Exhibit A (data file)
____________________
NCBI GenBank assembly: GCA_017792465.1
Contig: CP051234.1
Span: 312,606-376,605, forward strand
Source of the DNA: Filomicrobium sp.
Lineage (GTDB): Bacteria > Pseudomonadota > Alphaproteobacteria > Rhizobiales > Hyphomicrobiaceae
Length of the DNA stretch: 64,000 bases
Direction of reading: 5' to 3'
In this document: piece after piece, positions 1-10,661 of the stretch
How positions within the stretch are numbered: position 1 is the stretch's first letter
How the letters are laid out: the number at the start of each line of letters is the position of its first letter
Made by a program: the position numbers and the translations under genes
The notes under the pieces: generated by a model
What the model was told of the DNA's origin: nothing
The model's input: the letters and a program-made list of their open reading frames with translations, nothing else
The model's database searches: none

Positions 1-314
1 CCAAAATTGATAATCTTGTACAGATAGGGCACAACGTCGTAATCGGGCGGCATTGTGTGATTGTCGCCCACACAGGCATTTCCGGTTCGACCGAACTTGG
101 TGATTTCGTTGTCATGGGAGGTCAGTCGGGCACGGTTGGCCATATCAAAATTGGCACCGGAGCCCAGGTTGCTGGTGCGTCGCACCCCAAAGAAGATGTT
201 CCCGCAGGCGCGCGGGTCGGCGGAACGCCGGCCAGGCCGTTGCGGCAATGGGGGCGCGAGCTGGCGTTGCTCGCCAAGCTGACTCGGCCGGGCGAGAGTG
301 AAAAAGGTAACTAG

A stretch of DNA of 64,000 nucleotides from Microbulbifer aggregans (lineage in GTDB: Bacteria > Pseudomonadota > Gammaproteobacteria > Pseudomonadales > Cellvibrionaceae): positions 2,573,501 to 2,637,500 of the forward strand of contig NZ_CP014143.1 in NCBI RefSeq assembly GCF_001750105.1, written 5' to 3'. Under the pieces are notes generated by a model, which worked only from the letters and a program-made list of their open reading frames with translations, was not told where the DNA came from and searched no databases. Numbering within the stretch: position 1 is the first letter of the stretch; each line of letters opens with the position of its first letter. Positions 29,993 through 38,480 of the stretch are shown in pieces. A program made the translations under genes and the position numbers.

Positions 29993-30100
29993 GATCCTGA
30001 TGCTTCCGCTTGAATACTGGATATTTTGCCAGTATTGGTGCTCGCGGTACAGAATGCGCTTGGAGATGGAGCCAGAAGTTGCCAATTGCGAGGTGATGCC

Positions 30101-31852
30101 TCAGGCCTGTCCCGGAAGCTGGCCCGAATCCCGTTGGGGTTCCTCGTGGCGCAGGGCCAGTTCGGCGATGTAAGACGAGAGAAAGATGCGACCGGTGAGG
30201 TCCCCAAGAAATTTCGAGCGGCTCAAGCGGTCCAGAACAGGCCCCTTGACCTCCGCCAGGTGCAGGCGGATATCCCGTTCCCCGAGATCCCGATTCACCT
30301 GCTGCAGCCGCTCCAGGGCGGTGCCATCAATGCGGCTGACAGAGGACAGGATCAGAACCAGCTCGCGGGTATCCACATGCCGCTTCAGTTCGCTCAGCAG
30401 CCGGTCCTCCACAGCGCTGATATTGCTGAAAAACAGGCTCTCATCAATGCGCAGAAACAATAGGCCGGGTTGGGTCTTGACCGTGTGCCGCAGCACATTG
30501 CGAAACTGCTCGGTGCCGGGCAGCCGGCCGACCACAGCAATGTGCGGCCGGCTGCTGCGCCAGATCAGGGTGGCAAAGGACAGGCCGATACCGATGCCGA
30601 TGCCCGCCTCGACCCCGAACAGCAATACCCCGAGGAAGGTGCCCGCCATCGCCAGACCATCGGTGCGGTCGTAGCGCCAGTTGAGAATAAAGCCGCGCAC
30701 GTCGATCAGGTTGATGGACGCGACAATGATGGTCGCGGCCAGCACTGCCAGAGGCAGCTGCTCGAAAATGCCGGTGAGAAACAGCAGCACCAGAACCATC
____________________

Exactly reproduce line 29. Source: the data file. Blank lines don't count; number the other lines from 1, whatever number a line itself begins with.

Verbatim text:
30401 CCGGTCCTCCACAGCGCTGATATTGCTGAAAAACAGGCTCTCATCAATGCGCAGAAACAATAGGCCGGGTTGGGTCTTGACCGTGTGCCGCAGCACATTG